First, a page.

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Following the <a href="http://www.gamasutra.com/php-bin/news_index.php?story=12473">recent findings</a> of major game publisher Take-Two's stock option investigation, former chairman and CEO Ryan Brant has pled guilty to filing false information, as part

Jason Dobson, Blogger

February 14, 2007

2 Min Read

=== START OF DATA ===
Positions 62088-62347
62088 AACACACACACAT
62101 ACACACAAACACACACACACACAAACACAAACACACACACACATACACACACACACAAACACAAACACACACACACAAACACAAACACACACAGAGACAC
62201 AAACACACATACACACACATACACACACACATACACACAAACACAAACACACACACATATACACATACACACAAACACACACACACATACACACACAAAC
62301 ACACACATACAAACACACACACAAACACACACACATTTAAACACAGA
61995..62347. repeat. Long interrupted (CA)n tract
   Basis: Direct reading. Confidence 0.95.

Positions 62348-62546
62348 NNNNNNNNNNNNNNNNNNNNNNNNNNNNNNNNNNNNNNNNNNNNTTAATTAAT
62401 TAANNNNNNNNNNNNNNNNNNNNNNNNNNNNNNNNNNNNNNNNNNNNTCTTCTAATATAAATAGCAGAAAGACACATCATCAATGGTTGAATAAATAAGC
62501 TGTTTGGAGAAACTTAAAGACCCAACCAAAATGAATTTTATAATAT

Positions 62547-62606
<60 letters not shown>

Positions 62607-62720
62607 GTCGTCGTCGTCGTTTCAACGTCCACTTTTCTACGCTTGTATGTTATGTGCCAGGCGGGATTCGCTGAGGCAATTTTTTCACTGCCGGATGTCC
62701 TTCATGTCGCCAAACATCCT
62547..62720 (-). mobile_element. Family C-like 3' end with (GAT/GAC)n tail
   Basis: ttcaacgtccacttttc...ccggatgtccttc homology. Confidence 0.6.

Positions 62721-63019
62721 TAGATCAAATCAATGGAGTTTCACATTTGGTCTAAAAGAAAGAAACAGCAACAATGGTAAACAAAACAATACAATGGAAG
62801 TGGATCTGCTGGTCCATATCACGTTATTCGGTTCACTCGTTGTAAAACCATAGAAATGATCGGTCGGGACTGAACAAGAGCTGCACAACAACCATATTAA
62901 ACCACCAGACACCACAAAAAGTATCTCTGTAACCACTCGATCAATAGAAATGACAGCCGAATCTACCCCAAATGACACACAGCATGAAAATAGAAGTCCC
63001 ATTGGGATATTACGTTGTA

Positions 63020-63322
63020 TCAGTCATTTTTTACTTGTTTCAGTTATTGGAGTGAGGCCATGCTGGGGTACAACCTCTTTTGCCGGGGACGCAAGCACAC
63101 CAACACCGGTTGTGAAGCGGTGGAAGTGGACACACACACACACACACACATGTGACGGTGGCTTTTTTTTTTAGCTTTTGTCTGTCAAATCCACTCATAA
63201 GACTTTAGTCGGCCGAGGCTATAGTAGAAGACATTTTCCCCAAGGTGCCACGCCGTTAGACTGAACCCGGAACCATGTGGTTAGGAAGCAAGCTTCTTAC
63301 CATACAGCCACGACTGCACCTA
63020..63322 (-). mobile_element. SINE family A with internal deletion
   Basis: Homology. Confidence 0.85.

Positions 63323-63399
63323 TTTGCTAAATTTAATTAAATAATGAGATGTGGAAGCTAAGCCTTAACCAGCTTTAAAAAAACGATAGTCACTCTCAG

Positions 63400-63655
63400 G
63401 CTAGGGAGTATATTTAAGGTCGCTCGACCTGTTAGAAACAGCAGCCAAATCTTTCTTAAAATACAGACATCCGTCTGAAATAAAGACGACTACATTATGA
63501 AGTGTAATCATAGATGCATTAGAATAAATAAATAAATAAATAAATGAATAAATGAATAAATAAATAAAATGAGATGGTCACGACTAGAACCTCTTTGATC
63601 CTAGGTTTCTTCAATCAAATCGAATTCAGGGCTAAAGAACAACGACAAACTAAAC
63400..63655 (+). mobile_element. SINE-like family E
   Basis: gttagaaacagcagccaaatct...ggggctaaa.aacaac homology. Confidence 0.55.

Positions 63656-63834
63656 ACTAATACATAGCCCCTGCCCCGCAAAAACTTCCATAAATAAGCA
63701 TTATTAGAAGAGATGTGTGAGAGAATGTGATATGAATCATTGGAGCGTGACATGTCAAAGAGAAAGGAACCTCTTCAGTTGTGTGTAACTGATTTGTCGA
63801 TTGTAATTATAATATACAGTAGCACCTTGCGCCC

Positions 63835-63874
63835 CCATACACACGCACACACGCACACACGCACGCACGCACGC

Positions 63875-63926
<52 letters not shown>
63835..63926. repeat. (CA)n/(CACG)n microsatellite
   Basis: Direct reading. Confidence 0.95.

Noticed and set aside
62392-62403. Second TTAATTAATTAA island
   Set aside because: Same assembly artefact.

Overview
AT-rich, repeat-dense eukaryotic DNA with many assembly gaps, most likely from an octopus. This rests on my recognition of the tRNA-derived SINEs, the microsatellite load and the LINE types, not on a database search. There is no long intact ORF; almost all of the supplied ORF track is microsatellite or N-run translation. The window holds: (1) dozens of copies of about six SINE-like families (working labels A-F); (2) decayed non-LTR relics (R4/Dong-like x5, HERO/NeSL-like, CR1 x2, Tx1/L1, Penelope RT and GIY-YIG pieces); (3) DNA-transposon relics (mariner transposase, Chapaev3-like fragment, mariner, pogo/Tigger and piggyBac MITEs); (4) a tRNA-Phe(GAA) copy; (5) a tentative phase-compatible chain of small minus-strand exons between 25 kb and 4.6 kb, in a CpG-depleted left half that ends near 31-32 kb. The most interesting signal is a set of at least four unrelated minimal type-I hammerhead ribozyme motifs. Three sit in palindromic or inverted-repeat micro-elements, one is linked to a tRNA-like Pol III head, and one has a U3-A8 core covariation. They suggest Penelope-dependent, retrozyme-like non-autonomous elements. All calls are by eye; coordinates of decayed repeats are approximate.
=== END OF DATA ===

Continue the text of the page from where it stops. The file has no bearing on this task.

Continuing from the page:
Following the recent findings of major game publisher Take-Two's stock option investigation, former chairman and CEO Ryan Brant has pled guilty to filing false information in a court case, as part of his role in a stock-option backdating scheme. "I am deeply sorry for my role in the inappropriate matter," offered Brant in a statement. "I accept responsibility for my actions and apologize to the company's shareholders." According to an Associated Press report, Brant entered into his plea before the New York State Supreme Court, and has agreed to pay $7.3 million in “disgorgement, interest and penalties” in connection with a criminal case filed by Manhattan District Attorney's office and a civil probe by the SEC. Brant's lawyer, Lawrence Iason, commented that approximately $1 million will be paid in connection with the criminal case, with Brant also being subject to probation as part of his plea bargain. Sentencing is currently scheduled for August 1, while a press conference concerning Brant's plea is expected later today. The former executive and founder of Take Two formally resigned from his non-executive post of president of production at the company in October 2006, following a period of disability leave. Brant left the post of chairman amidst claims of accountancy irregularities, stock price interference and an investigation from the U.S. Securities and Exchange Commission (SEC) that eventually uncovered that the publisher had artificially inflated its revenues. The SEC investigation specifically called out Brant, naming the former executive as one of the figures who went on "control and dominate the granting process" regarding options. According to the AP report, Brant granted options to himself and others without complying with take Two regulations or seeking approval from the company's board. The SEC found that Brant personally received 10 grants of backdated options, worth nearly 2.1 million shares, which were later exercised for millions of dollars.

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